This is my favourite of the duelling Truman Capote biopics because it burrows deeper into Capote’s (an excellent Toby Jones) relationship with the murderer Perry Smith (Daniel Craig) as he researches In Cold Blood and therefore goes deeper into Capote’s own unravelling. It’s also the ‘gayer’ of the two films, evidenced in the nuanced presentation of this relationship. The closer the two men get the muddier things get. As he researches and conducts interviews for his ‘non-fiction novel’ we see Capote’s gift for inveigling himself into the lives of others in full flight. He and his great friend Harper Lee (Sandra Bullock) are invited to Christmas dinner by the star struck wife of the detective in charge of the case – Alvin Dewey (Jeff Daniels). Truman regales them with stories about Hollywood, such as his encounters with Humphrey Bogart and Ava Gardner. His relationship with the Dewey’s offers an entrée into the prison cells of his subjects. Here the writer is a master manipulator, capable of endless deception in order to create a story. His attachment to Perry and empathy with his childhood unhappiness is mirrored in Perry’s attachment to him, and his hope that Truman may help him avoid the death penalty, even though Truman knows a hanging will make the better ending to his story. Capote’s conflict between compassion and ambition is beautifully played out here but every step of the way we ask ourselves how much of it is real. A further murky layer is added with the focus on Capote’s society friends, Slim Keith (Hope Davis) and Babe Paley (Sigourney Weaver), and others. He’ll eventually plunder the lives of these women in a later unfinished book, Answered Prayers (published posthumously in 1986, with extracts appearing in Esquire in his lifetime) – many who will feel so betrayed they never speak to him again.
The Ghost Writer (2010, Roman Polanski)
Ewan McGregor plays an unnamed ghost writer referred to in the credits simply as ‘The Ghost’ who is hired to help write the memoir for fictional former British PM Adam Lang (Pierce Brosnan). The memoir is half done – the previous ghost writer has died in mysterious circumstances. McGregor’s ‘Ghost’ is another cash strapped, hard-drinking writer forced to make some difficult choices. The manuscript he’s working with is dull but when ‘The Ghost’ tries to spice it up his life is put in danger. I can’t say much more here but it’s stylish stuff from Polanski, one of the last great director’s making films in the classical style.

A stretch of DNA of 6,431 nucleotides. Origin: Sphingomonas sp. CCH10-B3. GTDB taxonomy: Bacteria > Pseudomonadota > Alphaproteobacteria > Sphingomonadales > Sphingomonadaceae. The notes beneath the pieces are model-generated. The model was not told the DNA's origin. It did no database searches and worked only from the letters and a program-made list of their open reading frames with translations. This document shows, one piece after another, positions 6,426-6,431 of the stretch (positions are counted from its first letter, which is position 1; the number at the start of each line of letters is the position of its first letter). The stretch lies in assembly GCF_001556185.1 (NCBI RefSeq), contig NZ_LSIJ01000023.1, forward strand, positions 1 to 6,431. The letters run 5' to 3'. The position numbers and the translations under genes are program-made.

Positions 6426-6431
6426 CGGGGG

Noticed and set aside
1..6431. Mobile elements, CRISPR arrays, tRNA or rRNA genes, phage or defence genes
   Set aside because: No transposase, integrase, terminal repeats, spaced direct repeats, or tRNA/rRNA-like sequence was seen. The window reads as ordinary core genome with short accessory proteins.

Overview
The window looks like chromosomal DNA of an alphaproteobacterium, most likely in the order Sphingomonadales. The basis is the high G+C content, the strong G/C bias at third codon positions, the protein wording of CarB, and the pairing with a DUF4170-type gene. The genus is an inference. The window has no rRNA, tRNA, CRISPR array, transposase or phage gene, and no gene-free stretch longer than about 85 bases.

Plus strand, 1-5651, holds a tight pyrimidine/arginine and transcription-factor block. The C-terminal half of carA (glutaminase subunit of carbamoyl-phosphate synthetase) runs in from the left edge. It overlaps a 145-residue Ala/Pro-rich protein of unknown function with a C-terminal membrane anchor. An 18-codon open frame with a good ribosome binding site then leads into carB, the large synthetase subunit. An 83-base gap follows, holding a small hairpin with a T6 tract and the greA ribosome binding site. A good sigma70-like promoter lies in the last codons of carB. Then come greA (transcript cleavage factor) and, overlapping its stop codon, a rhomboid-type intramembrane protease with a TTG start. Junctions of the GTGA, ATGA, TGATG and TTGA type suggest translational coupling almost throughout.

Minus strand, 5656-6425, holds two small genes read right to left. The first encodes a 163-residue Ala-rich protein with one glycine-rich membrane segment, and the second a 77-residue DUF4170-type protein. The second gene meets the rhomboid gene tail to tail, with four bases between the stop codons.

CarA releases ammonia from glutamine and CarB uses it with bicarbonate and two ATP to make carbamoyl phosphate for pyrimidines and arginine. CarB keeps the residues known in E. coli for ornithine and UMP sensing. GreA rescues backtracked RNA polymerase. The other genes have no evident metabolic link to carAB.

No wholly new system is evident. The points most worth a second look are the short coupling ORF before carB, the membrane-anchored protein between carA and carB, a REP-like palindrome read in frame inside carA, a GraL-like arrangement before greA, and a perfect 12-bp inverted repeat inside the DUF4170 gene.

Ruby Sparks (2012, Jonathan Dayton and Valerie Faris)
In Ruby Sparks, my most recent venture into the writer’s mind, Paul Dano is Calvin Weir-Fields who produced a successful novel when he was just 19 and ten years later is struggling with a follow up. He’s neurotic, socially awkward and struggling with the death of his father a few years before. Writer’s block and loneliness give birth to a new character – Ruby Sparks, played brilliantly by Zoe Kazan (who also wrote the screenplay) – who first appears to him in a dream, then springs from the page as a new character (he uses an Olympia), finally emerging as a flesh and blood creature in his kitchen. A strange and wonderful romance follows that then takes a turn when finding that Ruby is everything he’s ever wanted (literally a dream come true and because he’s written her as his perfect girl) Calvin finds she isn’t enough. But how did she even get here? Is she real or just a figment of his outstanding imagination? Has Calvin gone mad? As a writer, I was really interested in what this film says to me about the life our characters take on not only on the page but also in our lives. A writing teacher once told me that the most important thing isn’t to create likeable characters but characters you love, flaws and all. When a character emerges who fits this bill, like Ruby, it is like a dream come true. And really loving them means letting them go so other people can too.
Some other films about writers and writing well worth a watch:
8½ (1963, Federico Fellini)
My Brilliant Career (1979, Gillian Armstrong)
Prick Up Your Ears (1987, Stephen Frears)
Misery (1990, Rob Reiner)
Naked Lunch (1991, David Cronenberg)
The Player (1992, Robert Altman)
Bullets Over Broadway (1994, Woody Allen)
Leaving Las Vegas (1995, Mike Figgis)
Henry Fool (1997, Hal Hartley)
Before Night Falls (2000, Julian Schnabel)
Morvern Callar (2002, Lynne Ramsay)
The Hours (2002, Stephen Daldry)
Sideways (2004, Alexander Payne)
The Squid and the Whale (2005, Noah Baumbach)
Capote (2005, Bennett Miller)
Stranger than Fiction (2006, Marc Foster)
Starting Out in the Evening (2007, Andrew Wagner)
Bright Star (2009, Jane Campion)
Howl (2010, Ron Epstein and Jeffrey Friedman)
Midnight in Paris (2011, Woody Allen)
Young Adult (2011, Jason Reitman)
The Woman in the Fifth (2011, Pawel Pawlikowski)